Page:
Red-Lipped Blenny Identification

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The red-lipped blenny is usually spotted on a rock or a coral head, displaying aggressive behavior. Look for the red-lipped blenny, which has an almost vertical head, with help from a scuba diving instructor in this free video on fish identification and marine life.

Part of the Video Series: Caribbean Fish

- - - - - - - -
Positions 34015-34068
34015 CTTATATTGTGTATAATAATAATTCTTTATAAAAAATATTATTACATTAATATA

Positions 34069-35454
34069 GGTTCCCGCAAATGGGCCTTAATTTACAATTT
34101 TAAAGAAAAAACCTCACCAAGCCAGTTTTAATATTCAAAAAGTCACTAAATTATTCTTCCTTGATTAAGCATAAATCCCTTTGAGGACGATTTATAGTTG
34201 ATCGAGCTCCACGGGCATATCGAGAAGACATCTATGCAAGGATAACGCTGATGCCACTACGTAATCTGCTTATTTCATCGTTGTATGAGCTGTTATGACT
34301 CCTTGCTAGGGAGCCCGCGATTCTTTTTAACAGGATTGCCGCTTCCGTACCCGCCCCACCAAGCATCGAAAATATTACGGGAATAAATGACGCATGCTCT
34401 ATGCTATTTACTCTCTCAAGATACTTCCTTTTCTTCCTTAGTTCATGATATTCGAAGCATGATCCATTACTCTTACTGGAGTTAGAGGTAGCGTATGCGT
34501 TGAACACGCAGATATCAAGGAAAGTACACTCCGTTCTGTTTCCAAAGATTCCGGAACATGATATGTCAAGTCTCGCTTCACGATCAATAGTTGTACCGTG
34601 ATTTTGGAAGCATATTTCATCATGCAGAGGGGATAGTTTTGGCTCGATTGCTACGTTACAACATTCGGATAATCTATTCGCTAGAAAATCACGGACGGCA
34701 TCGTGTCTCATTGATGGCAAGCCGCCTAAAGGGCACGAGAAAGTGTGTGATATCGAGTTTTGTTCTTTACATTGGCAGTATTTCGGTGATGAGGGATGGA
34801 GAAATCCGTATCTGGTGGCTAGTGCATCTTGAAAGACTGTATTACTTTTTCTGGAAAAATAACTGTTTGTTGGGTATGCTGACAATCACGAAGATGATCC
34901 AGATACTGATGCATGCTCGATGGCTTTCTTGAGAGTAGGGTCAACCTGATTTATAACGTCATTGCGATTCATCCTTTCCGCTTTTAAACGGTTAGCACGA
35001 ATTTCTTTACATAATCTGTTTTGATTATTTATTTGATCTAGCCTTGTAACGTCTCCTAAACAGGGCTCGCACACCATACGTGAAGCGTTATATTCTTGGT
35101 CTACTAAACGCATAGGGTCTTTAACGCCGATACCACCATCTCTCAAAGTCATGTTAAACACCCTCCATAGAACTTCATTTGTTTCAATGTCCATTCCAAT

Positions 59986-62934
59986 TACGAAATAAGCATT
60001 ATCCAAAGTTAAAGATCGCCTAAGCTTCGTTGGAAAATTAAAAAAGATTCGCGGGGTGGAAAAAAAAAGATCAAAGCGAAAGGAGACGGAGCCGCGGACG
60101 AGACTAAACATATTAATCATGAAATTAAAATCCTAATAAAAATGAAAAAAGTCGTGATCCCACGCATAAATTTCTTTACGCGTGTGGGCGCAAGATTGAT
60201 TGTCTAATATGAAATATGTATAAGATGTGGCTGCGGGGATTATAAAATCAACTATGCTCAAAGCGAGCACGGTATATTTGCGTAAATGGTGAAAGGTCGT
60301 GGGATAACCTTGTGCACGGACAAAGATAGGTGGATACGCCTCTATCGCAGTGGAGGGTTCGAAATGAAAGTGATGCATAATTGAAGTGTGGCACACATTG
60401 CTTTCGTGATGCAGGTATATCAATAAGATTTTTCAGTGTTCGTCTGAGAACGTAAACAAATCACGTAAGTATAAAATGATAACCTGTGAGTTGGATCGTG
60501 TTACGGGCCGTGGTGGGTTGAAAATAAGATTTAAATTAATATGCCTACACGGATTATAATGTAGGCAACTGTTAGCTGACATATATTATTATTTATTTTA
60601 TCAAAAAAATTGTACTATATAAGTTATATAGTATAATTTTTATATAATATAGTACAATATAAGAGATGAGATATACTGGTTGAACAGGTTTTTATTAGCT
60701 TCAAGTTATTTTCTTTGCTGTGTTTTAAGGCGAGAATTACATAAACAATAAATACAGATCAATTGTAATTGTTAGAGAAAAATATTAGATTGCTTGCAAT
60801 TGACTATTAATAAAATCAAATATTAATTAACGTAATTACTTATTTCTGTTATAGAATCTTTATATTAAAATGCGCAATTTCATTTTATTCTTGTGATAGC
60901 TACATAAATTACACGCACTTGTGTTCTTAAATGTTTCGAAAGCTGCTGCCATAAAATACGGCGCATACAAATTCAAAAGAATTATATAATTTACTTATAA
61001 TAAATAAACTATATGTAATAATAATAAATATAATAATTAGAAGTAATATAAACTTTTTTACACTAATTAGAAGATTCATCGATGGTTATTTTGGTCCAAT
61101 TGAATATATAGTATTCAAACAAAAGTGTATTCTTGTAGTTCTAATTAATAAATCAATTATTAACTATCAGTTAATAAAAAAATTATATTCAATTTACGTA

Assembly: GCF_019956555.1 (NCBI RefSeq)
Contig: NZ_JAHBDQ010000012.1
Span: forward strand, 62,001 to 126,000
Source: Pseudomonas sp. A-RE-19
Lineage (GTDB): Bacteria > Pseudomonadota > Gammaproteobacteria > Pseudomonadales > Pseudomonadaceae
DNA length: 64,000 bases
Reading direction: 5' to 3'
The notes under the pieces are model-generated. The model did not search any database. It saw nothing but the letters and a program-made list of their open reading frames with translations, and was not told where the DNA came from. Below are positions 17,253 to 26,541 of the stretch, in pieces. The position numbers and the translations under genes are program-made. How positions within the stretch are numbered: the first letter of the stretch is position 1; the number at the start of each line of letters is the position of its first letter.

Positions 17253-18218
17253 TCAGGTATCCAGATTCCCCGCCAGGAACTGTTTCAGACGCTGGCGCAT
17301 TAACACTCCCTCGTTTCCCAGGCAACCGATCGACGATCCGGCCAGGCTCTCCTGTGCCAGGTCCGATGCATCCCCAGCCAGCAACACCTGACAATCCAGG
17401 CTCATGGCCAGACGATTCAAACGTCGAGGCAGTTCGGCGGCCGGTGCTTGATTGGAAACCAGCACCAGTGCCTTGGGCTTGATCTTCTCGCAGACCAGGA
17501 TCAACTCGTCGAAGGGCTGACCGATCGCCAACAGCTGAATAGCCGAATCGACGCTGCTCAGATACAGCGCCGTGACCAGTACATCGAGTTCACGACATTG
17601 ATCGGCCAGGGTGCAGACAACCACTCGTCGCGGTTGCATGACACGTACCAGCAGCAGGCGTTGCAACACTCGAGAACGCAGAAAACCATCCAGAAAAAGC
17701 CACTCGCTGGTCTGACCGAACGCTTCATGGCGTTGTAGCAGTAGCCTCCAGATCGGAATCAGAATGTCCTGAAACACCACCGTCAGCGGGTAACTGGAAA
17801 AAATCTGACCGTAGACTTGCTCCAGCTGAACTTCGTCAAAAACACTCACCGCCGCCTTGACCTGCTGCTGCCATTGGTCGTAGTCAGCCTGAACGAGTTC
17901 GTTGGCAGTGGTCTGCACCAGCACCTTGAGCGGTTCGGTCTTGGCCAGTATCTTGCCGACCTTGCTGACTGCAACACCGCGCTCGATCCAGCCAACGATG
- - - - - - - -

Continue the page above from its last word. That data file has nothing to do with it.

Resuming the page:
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The marine organism we're going to identify now is the Redlipped Blenny. The Redlipped Blenny’s are usually spotted perched on a rock out cropping, or a coral head guarding their territory. They can be very aggressive, and will chase any fish that comes too close to their self-proclaimed territory. Redlipped Blenny’s are larger members of the Blenny family. They can reach in length of up to five inches, but most are the two and half to the four and a half inch range. They can range in color from a light gray to a dark reddish brown, with some spurring a two-tone coloration with a dark head and a lighter back half of their body. They have blunt, almost vertical head with a red tint to their head and lips. Redlipped Blenny’s perch on a rock using their elongated ventral fins and their tail. They generally move across the reef in little hops, during which they barely rise above the surface of the coral. If threatened, they will quickly dart into a hole on the reef. Redlipped Blenny’s are generally not afraid of divers or snorkelers. If you get too close for their comfort, they will simply swim a short distance away and turn to watch you again. Redlipped Blenny’s are egg-laying fish, and the eggs are laid on the surface of the reef, where they stick until they hatch. The eggs are guarded by the fish until they hatch to prevent the predators from consuming them. Redlipped Blenny’s can be found through out the tropical waters of Americas, but their abundance varies by location. They prefer shallow rocky in shore areas, although I've seen them on fairly deep coral reefs. Their reported depth range is one to thirty five feet, but I've personally seen them in tarps and cacaos at forty five feet or more. That's the Red lipped Blenny.

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